I've asked this site's contributors to just say a few words to thank someone or something in the sphere of pop culture, and you all are welcome to do the same in the comments as we do this throughout the week.
I suppose it would be appropriate to start off with Ted Koppel, who leaves the air Tuesday evening after twenty-six years of Nightline.
Now, mind you, I haven't actually watched the show in years. I just liked that it was out there, presumably doing Important Television, and that it was hosted by a man willing to taunt his network as he did in an NYT op-ed when the Letterman rumors were omnipresent:
I have one complaint -- and that is about the anonymous suggestion from one of our corporate executives, quoted in The Times, that ''Nightline'' has lost its relevance. Another unnamed executive implied that the program is no longer competitive or profitable -- both assertions are demonstrably untrue -- but relevance is a more subjective matter. I would argue that in these times, when homeland security is an ongoing concern, when another terrorist attack may, at any time, shatter our sense of normalcy, when American troops are engaged in Afghanistan, the Philippines, Yemen and Georgia, when the likelihood of military action against Iraq is growing -- when, in short, the regular and thoughtful analysis of national and foreign policy is more essential than ever -- it is, at best, inappropriate and, at worst, malicious to describe what my colleagues and I are doing as lacking relevance.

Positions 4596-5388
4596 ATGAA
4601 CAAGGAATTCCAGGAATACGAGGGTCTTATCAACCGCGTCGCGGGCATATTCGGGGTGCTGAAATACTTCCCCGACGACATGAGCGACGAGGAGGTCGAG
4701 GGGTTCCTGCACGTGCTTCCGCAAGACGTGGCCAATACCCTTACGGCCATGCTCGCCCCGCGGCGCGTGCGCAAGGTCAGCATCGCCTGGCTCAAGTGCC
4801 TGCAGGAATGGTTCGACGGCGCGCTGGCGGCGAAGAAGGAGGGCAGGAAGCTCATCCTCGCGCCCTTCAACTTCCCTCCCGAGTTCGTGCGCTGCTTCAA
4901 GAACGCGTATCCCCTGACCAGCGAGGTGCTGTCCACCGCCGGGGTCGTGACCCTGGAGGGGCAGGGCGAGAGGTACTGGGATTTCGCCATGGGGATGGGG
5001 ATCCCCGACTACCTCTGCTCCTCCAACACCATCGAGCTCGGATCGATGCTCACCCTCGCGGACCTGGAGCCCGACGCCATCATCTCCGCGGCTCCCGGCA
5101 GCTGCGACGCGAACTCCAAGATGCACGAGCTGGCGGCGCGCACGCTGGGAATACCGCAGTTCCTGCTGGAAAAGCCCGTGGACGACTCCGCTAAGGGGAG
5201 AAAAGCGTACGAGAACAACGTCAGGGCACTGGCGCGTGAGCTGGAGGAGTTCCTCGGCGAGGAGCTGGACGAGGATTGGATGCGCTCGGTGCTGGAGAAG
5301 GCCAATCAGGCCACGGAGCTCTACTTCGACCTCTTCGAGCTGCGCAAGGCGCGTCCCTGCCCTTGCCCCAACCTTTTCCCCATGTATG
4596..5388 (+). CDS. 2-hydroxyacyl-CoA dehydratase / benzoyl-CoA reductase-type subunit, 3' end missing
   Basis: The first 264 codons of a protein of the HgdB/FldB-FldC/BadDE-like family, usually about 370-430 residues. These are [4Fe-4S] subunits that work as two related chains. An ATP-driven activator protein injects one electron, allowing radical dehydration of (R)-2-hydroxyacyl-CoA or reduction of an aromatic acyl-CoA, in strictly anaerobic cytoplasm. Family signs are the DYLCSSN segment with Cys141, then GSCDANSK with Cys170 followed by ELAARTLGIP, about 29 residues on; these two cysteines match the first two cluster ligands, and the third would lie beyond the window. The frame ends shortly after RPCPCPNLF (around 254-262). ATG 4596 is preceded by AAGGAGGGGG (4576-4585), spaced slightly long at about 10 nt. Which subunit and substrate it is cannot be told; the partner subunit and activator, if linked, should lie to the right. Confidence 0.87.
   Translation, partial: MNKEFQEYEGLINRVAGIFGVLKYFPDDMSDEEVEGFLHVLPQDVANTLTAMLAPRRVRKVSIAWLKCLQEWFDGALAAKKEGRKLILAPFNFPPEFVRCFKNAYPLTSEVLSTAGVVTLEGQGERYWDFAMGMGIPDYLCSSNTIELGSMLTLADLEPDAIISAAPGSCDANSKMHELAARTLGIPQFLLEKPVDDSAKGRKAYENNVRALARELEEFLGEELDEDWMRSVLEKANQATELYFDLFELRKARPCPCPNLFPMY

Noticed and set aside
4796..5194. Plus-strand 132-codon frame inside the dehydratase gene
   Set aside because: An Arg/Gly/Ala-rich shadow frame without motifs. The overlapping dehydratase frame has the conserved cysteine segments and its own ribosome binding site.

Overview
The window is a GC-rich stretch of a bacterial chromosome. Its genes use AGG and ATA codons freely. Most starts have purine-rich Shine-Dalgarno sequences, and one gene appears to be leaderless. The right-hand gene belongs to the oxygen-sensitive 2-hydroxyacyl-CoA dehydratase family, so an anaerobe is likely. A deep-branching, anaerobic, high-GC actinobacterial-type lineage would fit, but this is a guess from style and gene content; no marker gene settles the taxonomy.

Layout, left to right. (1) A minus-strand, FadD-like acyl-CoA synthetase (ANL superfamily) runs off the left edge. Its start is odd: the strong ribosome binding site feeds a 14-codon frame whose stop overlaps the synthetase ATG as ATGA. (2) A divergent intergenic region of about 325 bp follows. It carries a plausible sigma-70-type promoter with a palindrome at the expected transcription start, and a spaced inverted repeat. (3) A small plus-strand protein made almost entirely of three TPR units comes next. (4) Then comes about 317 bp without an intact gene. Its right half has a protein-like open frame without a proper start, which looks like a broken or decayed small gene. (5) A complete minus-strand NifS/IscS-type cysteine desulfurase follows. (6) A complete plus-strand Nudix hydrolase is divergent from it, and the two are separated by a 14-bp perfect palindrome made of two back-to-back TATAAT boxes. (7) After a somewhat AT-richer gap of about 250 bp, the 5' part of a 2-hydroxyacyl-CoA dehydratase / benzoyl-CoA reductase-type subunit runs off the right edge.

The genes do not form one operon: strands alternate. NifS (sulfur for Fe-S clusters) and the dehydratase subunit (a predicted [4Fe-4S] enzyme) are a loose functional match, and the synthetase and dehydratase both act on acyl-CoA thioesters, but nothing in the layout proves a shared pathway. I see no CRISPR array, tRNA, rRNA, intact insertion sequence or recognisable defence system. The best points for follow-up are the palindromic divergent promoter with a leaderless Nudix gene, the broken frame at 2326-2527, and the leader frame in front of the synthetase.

There are excellent business reasons for Disney to pursue the Letterman program. But when ''Nightline'' is gone from the ABC schedule, and should the occasion arrive that our work might again seem relevant to the anonymous executive, it will not then be possible to reconstitute what is so easily destroyed.
Indeed. And while there will be new anchors for the show come next week, they're not taking over Koppel's original show. As Peter Lassally had to explain to David Letterman in convincing him to reject NBC's late offer of taking over Leno's Tonight Show a year later, the show Koppel began simply doesn't exist anymore. Oh, sure, there's going to be a half-hour news show on ABC after the late local news (until the Next Big Talk Show Host becomes available, at least) . . . but it won't be Nightline.